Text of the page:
There are a good numbers of living photographers whose careers span more than a half- century but not many whose art shows as much vitality as that of the American photographer Ray K. Metzker. Few of his peers can match his visual acuity, and capacity for renewal. Rare is the photographer who can strike as skillful a balance between formal brilliance and a tender perception of the world; rare, too, is the rigorous formalist who can also entertain – as Metzker does with his visual puns, puzzles, and occasional pyrotechnics.
The photographer’s subject matter is widely varied but, considered retrospectively, its diverse threads coalesce into a coherent tapestry. One of the lengthiest threads in this richly woven fabric is the modern American city, with its morose inhabitants scurrying through dark canyons stabbed by shards of light.
Today, looking back at the past fifty years of his photography, Metzker is struck by the centrality of “the street” in his work: first as a springboard for a successful career, then irregularly over the years as a rich mine of imagery (and is the photographer himself not another “city driller”?). Metzker believes he will never exhaust its possibilities. Looking back, he is also surprised to see how often he has focused on actual street surfaces, with nothing other than their much – abused asphalt, paint markings, and puddles with their reflections as his subject matter. “The street is the stage for much human interaction” he notes. “First, I am looking down at it all, closely…and then I move the camera up and focus on what is moving along, the flow of men and women, appearing, disappearing, pulsating…”
At the risk of gross oversimplification one might say than Metzker’s voyage has led him from the essentially dark, punctuated with light, to the essentially light, punctuated with dark; or, from a negative to a positive world.
Many accomplished photographers, having achieved a mature-style, are then content to stick with the tried-and-true, at the risk of a certain staleness. What rewards the eye in Metzker’s work, year after year, decade after decade, is the constant visual and conceptual refreshment. He obviously delights in pushing himself and his medium, forward.
Anyone familiar with American photography will feel the spirit of Harry Callahan in Metzker’s work. Although the influence itself is clear, Metzker’s own explanation of it is nuanced. During their time together as teacher and student at Chicago’s Institute of Design, Metzker recalls, “Harry never showed any of his own photographs”. Nor did Callahan give technical advice. It was what went unsaid that was to have a great impact on Metzker: “the idea that you could do it on your own, follow your own vision, make real art”. It’s true that a number of Callahan images are remarkably similar in feel to Metzker’s, but the latter insists he had not seen them at the time, and indeed, Metzker’s images sometimes predate similar ones of Callahan’s.
Metzker delights in darkroom experimentation. His negative is only the halfway point of the journey. It’s the positive print that counts, and although the negatives that will lead the print have been taken with meticulous care, they are but raw material in the dark room. He sees the camera itself as “a vacuum cleaner, sucking up every detail in the frame”. Sometimes he finds something unexpected in the image, and works to bring that out; at other times, he suppresses details. The material may “prove unwillingling”, or may simply not live up to the original encounter. Metzker is sometimes amazed that an extraordinary picture may emerge from a negative he’d virtually written off at first glance. And then, if he is observant, “something jumps, glows, flutters… and we pluck a few threads from reality and weave them into another reality, perhaps producing a package of wonder, formed of light and silver, with poetical and mysterial charms.”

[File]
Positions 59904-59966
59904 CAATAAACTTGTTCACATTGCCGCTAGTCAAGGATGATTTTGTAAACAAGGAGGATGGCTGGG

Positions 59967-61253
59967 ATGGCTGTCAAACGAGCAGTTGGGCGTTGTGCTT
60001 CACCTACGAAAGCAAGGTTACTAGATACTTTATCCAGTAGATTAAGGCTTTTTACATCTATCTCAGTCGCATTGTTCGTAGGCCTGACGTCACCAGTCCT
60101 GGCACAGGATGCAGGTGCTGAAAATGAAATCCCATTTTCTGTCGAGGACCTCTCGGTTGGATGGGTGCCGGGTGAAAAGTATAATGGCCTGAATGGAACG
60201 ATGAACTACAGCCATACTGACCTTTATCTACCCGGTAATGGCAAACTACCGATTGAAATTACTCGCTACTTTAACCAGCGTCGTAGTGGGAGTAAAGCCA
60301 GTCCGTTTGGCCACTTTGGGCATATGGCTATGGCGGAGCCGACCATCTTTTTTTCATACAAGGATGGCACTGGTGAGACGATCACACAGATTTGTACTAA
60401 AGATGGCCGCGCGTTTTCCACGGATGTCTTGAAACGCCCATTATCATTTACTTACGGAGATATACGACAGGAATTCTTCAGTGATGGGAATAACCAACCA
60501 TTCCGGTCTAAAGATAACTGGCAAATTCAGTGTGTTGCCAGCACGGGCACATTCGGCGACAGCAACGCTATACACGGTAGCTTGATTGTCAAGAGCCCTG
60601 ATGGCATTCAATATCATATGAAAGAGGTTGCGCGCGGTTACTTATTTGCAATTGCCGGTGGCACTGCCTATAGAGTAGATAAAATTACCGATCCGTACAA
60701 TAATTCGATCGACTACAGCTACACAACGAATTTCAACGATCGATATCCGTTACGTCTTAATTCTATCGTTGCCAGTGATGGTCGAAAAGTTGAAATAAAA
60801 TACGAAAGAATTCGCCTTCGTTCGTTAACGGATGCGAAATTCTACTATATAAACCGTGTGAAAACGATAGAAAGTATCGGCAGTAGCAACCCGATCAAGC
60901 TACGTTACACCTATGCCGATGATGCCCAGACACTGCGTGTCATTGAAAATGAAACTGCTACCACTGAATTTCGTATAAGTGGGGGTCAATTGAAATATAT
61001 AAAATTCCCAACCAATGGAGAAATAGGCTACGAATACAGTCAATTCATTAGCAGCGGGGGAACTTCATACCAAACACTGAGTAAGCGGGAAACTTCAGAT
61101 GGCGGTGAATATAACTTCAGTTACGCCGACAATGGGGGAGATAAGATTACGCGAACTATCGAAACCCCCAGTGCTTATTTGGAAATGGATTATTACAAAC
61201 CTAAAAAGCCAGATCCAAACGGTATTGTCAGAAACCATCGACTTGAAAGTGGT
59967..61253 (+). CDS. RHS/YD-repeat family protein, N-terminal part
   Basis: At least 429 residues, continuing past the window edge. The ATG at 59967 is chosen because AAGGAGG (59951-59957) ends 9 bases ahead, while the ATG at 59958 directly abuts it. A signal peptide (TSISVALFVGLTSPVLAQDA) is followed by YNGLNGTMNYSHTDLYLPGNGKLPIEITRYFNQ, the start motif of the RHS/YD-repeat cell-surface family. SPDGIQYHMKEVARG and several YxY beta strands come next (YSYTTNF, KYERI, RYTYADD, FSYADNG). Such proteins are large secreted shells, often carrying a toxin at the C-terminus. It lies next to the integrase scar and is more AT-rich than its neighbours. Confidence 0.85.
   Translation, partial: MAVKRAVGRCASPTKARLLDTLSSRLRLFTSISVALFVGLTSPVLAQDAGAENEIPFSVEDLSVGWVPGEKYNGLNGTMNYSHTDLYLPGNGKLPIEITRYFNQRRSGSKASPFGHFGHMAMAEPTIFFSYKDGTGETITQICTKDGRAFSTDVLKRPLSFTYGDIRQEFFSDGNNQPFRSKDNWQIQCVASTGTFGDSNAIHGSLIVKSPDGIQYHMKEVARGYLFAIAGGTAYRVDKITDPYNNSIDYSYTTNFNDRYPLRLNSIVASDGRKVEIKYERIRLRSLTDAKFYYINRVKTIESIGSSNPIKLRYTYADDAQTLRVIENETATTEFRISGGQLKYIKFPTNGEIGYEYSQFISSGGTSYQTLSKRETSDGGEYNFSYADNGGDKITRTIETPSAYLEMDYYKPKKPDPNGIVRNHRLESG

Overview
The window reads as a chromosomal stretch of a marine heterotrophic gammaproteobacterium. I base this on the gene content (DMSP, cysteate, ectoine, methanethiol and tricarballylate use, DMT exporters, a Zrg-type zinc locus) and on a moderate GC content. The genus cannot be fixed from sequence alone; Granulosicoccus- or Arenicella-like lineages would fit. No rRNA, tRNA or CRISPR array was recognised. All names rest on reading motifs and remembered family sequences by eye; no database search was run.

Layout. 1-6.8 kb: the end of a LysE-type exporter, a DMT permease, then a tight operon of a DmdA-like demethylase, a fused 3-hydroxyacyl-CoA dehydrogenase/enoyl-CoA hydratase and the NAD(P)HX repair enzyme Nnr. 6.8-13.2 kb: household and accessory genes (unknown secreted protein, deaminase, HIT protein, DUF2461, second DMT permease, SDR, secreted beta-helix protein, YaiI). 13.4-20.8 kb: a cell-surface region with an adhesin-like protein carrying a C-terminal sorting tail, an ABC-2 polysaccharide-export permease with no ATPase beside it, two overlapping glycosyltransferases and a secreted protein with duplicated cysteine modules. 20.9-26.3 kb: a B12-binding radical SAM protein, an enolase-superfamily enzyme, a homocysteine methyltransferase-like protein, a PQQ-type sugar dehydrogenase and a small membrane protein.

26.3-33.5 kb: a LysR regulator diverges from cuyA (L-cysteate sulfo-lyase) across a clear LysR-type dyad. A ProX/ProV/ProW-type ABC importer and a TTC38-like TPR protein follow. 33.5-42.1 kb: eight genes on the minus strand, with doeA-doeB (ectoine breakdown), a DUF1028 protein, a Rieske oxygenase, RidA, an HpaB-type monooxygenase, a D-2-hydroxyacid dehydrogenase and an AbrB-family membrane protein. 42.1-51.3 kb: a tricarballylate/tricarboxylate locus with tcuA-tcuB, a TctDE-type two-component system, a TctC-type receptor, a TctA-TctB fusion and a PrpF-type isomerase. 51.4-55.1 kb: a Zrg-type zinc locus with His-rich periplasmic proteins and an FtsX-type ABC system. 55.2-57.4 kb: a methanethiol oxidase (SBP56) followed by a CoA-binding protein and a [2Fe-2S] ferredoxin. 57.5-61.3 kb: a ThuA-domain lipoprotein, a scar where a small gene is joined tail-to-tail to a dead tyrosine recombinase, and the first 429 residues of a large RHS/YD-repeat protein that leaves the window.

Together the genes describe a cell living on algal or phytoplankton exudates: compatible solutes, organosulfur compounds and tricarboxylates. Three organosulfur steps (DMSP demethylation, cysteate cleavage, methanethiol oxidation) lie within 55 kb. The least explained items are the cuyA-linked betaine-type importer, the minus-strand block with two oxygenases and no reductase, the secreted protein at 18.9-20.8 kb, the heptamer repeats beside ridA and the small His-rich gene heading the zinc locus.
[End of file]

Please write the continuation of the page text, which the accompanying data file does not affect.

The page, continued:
Metzker’s open-mindedness also explains why certain works are given two widely separated dates: 1964-2007, for example. In such instances, the photographer had exposed a batch of negatives decades ago but had never gotten around to doing anything with them. This may have been either because he was simply too busy with other things, or because he didn’t quite know what to do with them. So, although the “seeds” may appear to have lain dormant all these years, in fact the period has been one of slow gestation. Metzker has always been content to let things grow organically. Unlike most photographers who are driven by the here-and-now Metzker has taken the long view, and his patience has paid off. Rarely has a photographer’s œuvre achieved comparable richness and depth.
Wordsworth once wrote of “the still, sad music of humanity” – a particularly apt description of Metzker’s city folk. Indeed, music is a useful metaphor for Metzker’s photography. Many other observers have heard echoes of music in Metzker’s work, not least the artist himself, who has admitted, “music is my muse”.
Conversely, silence is another useful concept in dealing with Metzker’s work. The dark surfaces, stabbed with light, are not necessarily about emptiness: light needs darkness, as sound needs silence. “Without silence”, Metzker has said, “we cannot really hear the subject that needs attention. Uncontrolled sound or noise drowns out the message and, in equivalent visual terms, overwhelms beauty. Successful form implies control, balance, and the filtering out of what the photographer disdains as “the excessive traffic of the obvious.”
William A. Ewing
William A. Ewing is the former director of Musée de l’Elysée (1996-2010). This text is from excerpts of the preface by William A. Ewing, published in 2008 in Light Lines, Steidl, on the occasion of the retrospective exhibition Ray K. Metzker: Light Lines, organized by the Musée de l’Elysée.
Ray K. Metzker, Abstractions
March 4 to may 27, 2017
Galerie Les Douches
5, rue Legouvé